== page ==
something Evil happens when large hashes destroyed

guuge guuge at localhost.localhost
Mon Nov 19 16:23:18 CET 2001

On Sun, 18 Nov 2001 11:37:19 -0600, Skip Montanaro <skip at> wrote:
>     guuge> I was trying to sort about 100,000 items by splitting them into
>     guuge> groups (using a python dictionary type) and then successively
>     guuge> splitting these groups until they were small enough to use a
>     guuge> brute force method.
>     guuge> My test program, which used only two or three keys to create the
>     guuge> first split, worked fine.  When I tried the real thing, using 256
>     guuge> keys, the program slowed to a crawl.  The python interpreter took
>     guuge> forever to destroy the dictionaries.
> I believe this topic has been discussed recently.  When a dictionary is
> deleted, the keys are traversed in their "natural order", that is, as they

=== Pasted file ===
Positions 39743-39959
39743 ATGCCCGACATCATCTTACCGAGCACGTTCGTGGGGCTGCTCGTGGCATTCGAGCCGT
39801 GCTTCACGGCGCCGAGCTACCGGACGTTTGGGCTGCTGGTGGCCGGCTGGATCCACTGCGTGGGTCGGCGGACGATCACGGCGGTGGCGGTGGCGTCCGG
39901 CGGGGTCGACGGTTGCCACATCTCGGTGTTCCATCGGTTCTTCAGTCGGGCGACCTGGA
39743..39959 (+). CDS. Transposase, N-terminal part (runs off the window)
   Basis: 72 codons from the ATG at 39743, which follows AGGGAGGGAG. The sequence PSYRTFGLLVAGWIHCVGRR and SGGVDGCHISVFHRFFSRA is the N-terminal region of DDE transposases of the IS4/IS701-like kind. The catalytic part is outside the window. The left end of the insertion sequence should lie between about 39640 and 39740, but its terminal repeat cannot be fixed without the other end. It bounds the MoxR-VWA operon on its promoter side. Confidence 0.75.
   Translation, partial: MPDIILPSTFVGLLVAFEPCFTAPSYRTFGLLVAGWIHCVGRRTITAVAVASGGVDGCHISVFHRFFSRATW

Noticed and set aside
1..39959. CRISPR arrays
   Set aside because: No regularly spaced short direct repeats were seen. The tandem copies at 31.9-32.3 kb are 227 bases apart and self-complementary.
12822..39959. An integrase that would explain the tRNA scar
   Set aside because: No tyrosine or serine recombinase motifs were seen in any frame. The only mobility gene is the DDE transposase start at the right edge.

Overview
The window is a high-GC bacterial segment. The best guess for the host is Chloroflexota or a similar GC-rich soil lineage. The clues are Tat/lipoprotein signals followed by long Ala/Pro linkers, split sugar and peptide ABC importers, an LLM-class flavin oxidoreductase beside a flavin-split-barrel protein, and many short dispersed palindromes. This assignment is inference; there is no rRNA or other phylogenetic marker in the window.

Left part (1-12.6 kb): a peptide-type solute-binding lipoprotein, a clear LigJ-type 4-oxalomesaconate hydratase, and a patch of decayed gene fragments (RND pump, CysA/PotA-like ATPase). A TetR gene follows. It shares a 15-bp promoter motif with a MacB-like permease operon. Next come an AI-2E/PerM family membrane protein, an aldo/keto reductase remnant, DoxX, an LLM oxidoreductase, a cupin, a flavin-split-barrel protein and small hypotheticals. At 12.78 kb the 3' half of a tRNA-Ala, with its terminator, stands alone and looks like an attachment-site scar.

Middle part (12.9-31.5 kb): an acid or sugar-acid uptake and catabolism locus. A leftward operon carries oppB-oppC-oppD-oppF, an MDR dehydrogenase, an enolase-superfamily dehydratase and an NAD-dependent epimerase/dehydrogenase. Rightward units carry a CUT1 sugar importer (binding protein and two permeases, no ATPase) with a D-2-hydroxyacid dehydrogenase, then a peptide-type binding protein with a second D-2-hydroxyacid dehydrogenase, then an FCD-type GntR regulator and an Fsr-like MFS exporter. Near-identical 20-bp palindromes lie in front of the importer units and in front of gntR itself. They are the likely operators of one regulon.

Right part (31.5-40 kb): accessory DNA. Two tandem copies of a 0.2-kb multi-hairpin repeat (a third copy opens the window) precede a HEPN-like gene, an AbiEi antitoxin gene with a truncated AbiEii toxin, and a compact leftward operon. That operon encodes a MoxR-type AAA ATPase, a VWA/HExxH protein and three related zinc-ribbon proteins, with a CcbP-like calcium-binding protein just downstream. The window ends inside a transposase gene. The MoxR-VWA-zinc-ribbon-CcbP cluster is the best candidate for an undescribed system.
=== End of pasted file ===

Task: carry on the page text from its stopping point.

> are laid out in the dict.  However, the values stored in the dict are
> scattered all over the place, so lots of small chunks of memory are freed.
> Your underlying malloc library is probably spending lots of time trying to
> coalesce small chunks of freed memory into bigger chunks.
> One workaround seems to be to compile Python with pymalloc enabled.  

Pymalloc did the trick :)
All destroy times are now a few seconds.  Thanks.

> Another is to use sys._exit to exit your program (assuming the storage 
> for your big hashes are getting reclaimed at program exit).
> On the other hand, are you sure you're not just running out of memory?

140 megabytes
The program never used more than about 20 or 30.

> -- 
> Skip Montanaro (skip at -

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